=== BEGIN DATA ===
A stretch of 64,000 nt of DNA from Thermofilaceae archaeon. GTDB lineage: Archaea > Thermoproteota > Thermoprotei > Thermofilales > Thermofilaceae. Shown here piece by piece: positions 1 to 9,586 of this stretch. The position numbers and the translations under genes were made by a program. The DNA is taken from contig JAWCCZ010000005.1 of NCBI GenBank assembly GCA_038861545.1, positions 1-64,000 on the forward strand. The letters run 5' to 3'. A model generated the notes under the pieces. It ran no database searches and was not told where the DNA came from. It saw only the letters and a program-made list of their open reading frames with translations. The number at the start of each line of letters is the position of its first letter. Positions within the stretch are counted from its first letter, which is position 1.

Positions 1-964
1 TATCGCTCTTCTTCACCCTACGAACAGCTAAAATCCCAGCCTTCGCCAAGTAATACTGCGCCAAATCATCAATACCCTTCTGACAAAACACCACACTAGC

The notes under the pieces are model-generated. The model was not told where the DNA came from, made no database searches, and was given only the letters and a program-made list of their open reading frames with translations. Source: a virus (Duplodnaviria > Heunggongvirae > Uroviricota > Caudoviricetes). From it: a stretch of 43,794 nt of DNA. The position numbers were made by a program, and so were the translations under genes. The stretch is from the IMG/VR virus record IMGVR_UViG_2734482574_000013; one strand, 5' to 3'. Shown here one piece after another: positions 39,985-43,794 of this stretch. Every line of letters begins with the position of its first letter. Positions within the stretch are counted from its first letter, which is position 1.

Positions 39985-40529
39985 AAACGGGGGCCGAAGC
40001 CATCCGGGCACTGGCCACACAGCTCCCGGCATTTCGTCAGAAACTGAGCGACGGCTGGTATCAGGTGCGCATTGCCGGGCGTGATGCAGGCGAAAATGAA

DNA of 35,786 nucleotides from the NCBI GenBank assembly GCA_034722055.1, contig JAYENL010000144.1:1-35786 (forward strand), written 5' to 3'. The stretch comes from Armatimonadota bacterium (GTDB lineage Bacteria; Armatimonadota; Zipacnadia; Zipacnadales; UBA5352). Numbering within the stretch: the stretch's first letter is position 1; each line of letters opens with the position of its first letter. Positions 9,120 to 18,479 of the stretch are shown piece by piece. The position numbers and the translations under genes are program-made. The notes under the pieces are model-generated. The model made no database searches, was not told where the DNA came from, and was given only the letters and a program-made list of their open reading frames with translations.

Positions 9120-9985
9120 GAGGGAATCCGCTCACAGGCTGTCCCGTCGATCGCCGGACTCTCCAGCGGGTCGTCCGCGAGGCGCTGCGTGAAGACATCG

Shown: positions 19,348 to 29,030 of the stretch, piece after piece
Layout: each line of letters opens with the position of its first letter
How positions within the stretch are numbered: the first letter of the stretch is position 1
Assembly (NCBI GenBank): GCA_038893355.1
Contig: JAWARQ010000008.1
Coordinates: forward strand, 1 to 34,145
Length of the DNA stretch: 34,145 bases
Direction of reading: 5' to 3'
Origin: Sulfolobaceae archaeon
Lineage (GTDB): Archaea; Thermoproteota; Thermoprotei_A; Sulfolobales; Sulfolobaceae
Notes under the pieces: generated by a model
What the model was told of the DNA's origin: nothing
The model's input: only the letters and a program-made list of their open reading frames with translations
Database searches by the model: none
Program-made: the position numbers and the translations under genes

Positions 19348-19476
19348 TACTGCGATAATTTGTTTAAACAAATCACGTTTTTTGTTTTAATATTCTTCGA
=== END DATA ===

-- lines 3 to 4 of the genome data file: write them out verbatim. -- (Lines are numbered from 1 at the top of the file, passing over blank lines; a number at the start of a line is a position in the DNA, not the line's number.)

1 TATCGCTCTTCTTCACCCTACGAACAGCTAAAATCCCAGCCTTCGCCAAGTAATACTGCGCCAAATCATCAATACCCTTCTGACAAAACACCACACTAGC

The notes under the pieces are model-generated. The model was not told where the DNA came from, made no database searches, and was given only the letters and a program-made list of their open reading frames with translations. Source: a virus (Duplodnaviria > Heunggongvirae > Uroviricota > Caudoviricetes). From it: a stretch of 43,794 nt of DNA. The position numbers were made by a program, and so were the translations under genes. The stretch is from the IMG/VR virus record IMGVR_UViG_2734482574_000013; one strand, 5' to 3'. Shown here one piece after another: positions 39,985-43,794 of this stretch. Every line of letters begins with the position of its first letter. Positions within the stretch are counted from its first letter, which is position 1.